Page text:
Theses Doctoral

A Diversity-Conflict Model of Inclusion

Huggins-James, Dara

Conversations around diversity and inclusion have become increasingly central to companies’ pursuit of effective workplaces. This trend is partially supported by social psychology and management literature, which finds many benefits of diverse groups, such as improved decision-making and increased revenue. However, for each article mentioning diversity’s benefits, there are at least as many mentioning its capacity to produce conflict. Overall, then, the empirical link between group diversity and group conflict has been well explored in the present literature.

What has been less explored is whether certain identity groups, who may contribute to the goal of increasing diversity, are also perceived as being more likely to cause workplace conflict. This dissertation explores this research question, focusing on how assessments of perceived “diversity” and “conflict” may inform inclusion outcomes. This phenomenon is discussed as it relates to disparate inclusion outcomes for Black and Hispanic/Latinx members of the workforce in particular.

Chapter I reviews literature on diversity, conflict, and inclusion in the workplace, outlining a Diversity-Conflict Model of Inclusion based on the proposed concepts of perceived diversity and perceived conflict. Chapter II summarizes foundational studies in this program of research, providing preliminary evidence that Asian, Black, Hispanic/Latinx, and White individuals are evaluated differently for their diversity and conflict potential, creating a hierarchy of value amongst racial minority groups. Chapter III, a job candidate assessment paradigm, finds that the framing of diversity and conflict as being of high or low value or importance informs evaluations of racial minority candidates; results generally show that Black candidates are especially valued when diversity and conflict are framed as positive or essential the job description.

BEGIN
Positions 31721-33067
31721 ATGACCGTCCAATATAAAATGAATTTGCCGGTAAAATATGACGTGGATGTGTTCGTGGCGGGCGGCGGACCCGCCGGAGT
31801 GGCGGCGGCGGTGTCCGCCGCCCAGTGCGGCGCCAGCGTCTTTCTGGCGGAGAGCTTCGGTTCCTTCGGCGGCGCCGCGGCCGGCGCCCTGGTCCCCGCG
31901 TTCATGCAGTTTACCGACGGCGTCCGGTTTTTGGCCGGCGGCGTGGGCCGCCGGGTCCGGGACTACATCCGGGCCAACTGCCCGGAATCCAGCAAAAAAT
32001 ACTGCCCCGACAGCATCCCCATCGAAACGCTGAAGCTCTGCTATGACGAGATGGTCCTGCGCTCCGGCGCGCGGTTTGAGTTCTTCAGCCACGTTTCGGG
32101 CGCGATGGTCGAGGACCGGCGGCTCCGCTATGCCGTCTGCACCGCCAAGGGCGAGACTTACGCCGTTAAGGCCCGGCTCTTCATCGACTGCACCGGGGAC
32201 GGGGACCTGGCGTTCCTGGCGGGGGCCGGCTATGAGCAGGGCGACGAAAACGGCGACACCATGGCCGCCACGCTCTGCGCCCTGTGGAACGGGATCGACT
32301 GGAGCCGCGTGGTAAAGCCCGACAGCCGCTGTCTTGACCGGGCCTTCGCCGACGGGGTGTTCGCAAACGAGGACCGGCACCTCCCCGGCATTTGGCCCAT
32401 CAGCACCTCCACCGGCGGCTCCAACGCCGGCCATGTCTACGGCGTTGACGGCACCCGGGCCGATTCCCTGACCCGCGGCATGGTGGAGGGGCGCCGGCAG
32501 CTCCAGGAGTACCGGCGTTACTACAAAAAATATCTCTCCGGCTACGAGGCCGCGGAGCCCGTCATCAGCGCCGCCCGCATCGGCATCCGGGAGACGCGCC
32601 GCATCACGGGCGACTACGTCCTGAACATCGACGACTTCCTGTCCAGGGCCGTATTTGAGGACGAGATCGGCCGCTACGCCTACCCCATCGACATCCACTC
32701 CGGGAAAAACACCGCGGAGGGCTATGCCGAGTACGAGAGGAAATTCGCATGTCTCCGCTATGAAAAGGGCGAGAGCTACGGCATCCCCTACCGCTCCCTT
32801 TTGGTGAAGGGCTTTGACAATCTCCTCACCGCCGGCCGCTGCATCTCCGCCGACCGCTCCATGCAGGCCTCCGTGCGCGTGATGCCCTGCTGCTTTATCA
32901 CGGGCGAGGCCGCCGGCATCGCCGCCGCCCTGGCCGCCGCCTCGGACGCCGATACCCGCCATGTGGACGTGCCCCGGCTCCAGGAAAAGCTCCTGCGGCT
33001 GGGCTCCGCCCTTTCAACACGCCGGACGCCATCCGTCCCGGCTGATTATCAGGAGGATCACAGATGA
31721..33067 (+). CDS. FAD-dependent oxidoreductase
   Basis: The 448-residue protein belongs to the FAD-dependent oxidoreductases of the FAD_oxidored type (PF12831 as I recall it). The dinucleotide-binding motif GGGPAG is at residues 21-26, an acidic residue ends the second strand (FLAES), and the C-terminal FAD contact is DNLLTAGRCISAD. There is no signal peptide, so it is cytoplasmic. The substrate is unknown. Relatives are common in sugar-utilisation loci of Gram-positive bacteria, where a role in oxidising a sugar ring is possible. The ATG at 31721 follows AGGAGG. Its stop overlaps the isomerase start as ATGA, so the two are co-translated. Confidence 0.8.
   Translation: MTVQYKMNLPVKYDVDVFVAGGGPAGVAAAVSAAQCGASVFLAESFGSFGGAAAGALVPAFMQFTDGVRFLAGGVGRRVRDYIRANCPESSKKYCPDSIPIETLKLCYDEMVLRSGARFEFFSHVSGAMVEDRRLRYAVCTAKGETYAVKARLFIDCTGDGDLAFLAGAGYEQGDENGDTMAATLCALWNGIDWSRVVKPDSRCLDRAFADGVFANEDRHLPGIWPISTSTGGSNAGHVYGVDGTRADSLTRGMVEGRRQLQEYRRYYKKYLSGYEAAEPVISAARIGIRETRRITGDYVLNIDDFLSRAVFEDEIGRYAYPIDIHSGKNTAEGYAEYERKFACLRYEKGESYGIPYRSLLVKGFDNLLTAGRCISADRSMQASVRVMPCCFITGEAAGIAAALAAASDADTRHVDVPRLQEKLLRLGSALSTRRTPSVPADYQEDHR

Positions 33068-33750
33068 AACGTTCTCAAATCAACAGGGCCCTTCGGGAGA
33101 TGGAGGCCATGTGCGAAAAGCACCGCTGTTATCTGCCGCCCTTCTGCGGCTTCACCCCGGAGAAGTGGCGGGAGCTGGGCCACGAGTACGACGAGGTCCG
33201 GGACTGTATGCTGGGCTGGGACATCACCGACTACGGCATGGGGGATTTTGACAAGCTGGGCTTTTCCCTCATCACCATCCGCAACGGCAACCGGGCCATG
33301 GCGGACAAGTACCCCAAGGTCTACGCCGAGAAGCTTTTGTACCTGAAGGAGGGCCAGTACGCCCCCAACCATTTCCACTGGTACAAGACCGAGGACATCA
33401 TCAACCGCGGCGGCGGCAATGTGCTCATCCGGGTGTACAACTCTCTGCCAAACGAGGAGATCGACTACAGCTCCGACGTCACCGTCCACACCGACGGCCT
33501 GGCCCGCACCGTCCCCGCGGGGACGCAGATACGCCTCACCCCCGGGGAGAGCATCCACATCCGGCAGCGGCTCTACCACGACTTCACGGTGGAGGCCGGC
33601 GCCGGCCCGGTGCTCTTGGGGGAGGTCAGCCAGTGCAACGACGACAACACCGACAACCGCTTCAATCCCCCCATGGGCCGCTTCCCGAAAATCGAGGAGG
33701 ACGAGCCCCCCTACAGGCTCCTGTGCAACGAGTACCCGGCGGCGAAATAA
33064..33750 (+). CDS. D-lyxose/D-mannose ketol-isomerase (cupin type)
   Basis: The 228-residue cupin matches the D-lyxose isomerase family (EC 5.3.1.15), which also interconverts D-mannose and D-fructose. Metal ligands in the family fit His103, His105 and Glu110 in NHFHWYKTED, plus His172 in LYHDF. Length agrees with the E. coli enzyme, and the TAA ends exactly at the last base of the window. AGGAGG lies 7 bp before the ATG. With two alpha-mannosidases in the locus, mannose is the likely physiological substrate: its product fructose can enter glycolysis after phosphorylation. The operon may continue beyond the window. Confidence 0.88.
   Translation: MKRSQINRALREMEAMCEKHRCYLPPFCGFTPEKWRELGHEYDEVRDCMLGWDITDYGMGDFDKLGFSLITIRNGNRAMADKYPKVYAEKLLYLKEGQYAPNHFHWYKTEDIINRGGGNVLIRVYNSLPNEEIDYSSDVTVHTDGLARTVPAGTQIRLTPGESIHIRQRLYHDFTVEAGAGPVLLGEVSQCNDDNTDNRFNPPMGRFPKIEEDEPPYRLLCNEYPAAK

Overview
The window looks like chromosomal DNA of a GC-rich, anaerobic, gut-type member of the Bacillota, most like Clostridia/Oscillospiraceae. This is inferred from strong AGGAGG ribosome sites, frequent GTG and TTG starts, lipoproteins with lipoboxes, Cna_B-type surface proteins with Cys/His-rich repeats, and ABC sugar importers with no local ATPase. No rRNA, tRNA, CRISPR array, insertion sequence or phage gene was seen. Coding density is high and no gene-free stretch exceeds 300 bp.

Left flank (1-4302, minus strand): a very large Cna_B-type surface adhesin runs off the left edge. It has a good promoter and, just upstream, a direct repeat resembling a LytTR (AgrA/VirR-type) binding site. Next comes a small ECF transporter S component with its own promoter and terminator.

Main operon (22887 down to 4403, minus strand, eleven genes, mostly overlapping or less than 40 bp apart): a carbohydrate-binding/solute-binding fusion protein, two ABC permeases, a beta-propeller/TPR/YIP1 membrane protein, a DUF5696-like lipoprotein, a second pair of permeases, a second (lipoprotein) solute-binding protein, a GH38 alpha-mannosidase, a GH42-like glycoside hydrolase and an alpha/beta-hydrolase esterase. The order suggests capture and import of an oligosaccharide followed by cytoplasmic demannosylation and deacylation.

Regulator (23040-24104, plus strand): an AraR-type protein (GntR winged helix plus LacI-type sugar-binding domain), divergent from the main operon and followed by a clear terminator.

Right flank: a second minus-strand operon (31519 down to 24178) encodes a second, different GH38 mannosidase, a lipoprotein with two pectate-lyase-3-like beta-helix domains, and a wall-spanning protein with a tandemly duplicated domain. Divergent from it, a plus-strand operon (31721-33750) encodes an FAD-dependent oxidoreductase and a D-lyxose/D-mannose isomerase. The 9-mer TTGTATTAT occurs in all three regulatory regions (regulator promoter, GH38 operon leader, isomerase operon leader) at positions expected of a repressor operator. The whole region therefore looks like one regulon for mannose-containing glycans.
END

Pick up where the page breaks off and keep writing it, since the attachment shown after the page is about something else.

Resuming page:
Finally, Chapter IV, a course assessment experiment, explores how the association of diversity with conflict may animate course preferences in pre-workforce adults; this chapter departs from the other studies in this dissertation by not distinctly operationalizing perceived diversity or perceived conflict. Rather, this chapter focuses on how avoidance of conflict in diverse spaces is related to compromised inclusion outcomes for students. Results show that students do not necessarily avoid courses as a function of diversity, but may prefer discussion to be less central to their overall grade in the context of Critical Race/Gender Studies courses (where the concept of diversity is potentially more salient). This dissertation concludes by discussing future directions in understanding and studying the diversity-conflict relationship.


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More About This Work

Academic Units
Thesis Advisors
Leach, Colin W.
Ph.D., Columbia University
Published Here
February 15, 2023